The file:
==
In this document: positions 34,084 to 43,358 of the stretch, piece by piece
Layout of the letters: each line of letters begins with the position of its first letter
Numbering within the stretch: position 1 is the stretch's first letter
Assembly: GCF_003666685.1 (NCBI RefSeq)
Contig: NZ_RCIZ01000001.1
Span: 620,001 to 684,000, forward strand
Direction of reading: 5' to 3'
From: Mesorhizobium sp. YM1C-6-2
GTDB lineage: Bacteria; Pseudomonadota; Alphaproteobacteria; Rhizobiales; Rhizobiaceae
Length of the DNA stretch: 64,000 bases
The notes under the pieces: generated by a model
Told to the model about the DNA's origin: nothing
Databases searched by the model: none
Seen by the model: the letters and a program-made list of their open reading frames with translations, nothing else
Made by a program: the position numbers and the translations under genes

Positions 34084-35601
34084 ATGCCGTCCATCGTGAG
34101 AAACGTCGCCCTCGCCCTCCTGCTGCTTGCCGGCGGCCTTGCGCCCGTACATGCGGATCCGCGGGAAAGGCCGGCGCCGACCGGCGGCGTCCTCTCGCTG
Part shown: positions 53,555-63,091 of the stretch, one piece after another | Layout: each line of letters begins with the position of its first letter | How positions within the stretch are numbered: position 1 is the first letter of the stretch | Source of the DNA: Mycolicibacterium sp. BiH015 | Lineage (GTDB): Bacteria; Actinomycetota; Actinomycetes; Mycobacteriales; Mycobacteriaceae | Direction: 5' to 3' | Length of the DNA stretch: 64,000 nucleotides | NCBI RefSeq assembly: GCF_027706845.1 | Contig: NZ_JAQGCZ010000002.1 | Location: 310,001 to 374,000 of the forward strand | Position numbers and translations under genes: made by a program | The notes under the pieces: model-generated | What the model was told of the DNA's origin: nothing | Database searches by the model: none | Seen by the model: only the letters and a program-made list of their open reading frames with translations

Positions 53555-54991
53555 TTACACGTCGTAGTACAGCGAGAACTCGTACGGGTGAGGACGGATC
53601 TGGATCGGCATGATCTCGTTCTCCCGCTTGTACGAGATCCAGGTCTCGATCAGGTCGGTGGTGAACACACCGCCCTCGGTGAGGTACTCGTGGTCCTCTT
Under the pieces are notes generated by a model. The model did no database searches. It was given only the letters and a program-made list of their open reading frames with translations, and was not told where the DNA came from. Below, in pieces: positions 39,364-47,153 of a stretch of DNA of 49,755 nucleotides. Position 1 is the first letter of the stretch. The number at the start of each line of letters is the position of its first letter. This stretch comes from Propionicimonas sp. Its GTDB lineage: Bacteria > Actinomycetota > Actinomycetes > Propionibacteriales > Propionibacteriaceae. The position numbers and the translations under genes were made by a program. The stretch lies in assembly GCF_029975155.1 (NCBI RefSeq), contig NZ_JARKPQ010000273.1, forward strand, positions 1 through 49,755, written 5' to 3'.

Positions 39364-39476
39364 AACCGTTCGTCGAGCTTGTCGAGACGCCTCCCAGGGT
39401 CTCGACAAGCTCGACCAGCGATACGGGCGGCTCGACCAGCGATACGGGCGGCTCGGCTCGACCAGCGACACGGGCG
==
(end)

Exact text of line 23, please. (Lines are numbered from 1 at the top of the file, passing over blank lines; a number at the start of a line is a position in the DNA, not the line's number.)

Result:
Under the pieces are notes generated by a model. The model did no database searches. It was given only the letters and a program-made list of their open reading frames with translations, and was not told where the DNA came from. Below, in pieces: positions 39,364-47,153 of a stretch of DNA of 49,755 nucleotides. Position 1 is the first letter of the stretch. The number at the start of each line of letters is the position of its first letter. This stretch comes from Propionicimonas sp. Its GTDB lineage: Bacteria > Actinomycetota > Actinomycetes > Propionibacteriales > Propionibacteriaceae. The position numbers and the translations under genes were made by a program. The stretch lies in assembly GCF_029975155.1 (NCBI RefSeq), contig NZ_JARKPQ010000273.1, forward strand, positions 1 through 49,755, written 5' to 3'.